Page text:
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Result in thread: Global Warming.
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7th Sep 2018, 2:48 PM #1
Dodom
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BlueDragon:I remember my bearded dragon that a friend's mom needed to give away cause her son moved out and left him (and I am known as the crazy animal lady--people used to dump their unwanted pets on me a lot o_O) You should stick with the live worms: I tried the dead ones, and he/she was very disinterested.


Oh I meant dead ones for me, in the hypothetical situation where I'd want to eat them myself. I think it's less disgust than pity that stops me from trying. For creatures that eat meat, humans aren't naturally good at killing.
I'll stick to live ones for the dragon though; she clearly enjoys hunting and I wouldn't deprive her of that. She accepts canned crickets because even though they're dead, she likes their taste, but she can't stalk and catch those!
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7th Sep 2018, 12:44 AM #2
Dodom
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Bonjour!
Bienvenue, il commence à y avoir vraiment beaucoup de francophones par ici... alors quand tu veux, on se met ensemble et on prend le contrôle, hahaha!
Ta bande dessinée a l'air intéressante, j'y jette un coup d'oeil tout de suite!
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Result in thread: Global Warming.
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6th Sep 2018, 1:46 AM #3
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To be honest I wish it was easier to shake off a cultural aversion for insect meat, because with the pure joy a lizard expresses when presented a superworm, it has to be absolutely delicious. It might be easier if I got them pre-killed, but when I catch one and it's squirming between my fingers, I feel bad about killing it, so they're only for the lizard.

Also if you want your own worms, don't buy an expensive kit, plastic storage boxes and empty food containers house them perfectly, just be sure to make the air holes large enough to let moisture out, if you don't want to discover you've been breeding mites.
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17th Aug 2018, 4:19 PM #4
Dodom
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- First thing that'll drive me towards a comic is the genre. I may have missed out on nice comics because it didn't advertise what it was about.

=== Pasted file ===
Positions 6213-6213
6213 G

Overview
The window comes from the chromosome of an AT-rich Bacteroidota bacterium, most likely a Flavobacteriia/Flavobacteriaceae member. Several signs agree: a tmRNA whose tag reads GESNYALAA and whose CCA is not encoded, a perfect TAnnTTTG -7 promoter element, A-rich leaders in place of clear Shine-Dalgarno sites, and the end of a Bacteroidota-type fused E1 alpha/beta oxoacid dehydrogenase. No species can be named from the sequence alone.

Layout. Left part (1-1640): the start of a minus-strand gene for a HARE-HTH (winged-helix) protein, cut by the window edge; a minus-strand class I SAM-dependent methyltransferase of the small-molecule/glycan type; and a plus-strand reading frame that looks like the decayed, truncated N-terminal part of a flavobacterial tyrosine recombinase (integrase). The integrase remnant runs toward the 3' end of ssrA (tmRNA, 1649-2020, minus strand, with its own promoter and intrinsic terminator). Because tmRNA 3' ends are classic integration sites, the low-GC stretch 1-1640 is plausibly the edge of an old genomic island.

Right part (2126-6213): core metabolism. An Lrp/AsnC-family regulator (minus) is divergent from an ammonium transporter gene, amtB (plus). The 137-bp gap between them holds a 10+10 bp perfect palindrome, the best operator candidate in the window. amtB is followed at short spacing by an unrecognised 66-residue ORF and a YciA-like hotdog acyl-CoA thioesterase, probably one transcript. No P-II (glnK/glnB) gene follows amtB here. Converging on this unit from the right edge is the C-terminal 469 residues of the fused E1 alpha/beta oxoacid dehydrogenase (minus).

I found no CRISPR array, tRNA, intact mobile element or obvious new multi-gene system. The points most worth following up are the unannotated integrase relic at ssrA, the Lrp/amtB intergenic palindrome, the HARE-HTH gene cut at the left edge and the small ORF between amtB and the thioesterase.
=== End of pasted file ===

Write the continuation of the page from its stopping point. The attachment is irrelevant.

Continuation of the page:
- Of course good art attracts attention at first, so a nice looking comic has more chances of being checked out in general. Again, I may have skipped on good comics because it looked too sloppy. But if I made it past that and found out the comic was good, I won't quit reading over it, unless it really makes it hard to follow the story, like if the characters are hard to tell apart.
- Monstrous designs. Like weird original monster designs and certain types of body horror. I could follow a mediocre comic if it has the right kind of bizarre designs.
- Clever writing. What that means is very subjective, but if your thought process takes the story through places I wouldn't have expected but make total sense in the context, I love it.


What'll drive me away:
- Authors who try to shame readers out of criticising. It's a thing not to want certain types of feedback. Like, if you say "I'm working on this at my own pace I'm not looking for criticism right now" I'll totally respect that. But if you go "If real deal opinions offend your snowflake feelz you'll hate this comic", yeah no, if you think readers are somehow defective for not liking your content I don't expect a lot of thought to have gone into it, I'll leave you to rub your own belly without my assistance.
- Some art styles don't work for me. Aside from overly sloppy ones, I have trouble with certain types of over-detailing, like if you draw a muscular hero and all their muscles are outlined individually like the character was built out of meat scraps, I find it gross. Unless they're meant to be gross like they're a thousand giant maggots in a skin suit, then you get a pass.
- Bad ratio between complexity and engagement. And there, I know I did that with Fairy Dust, too many characters, too many subplots, not enough fun to make them worth the effort. But that makes me all the more aware of when another comic does it. Eventually, if something's going to be a casual, low attention read, I won't remember 50 characters.
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Result in thread: Heed this warning
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17th Aug 2018, 1:33 PM #5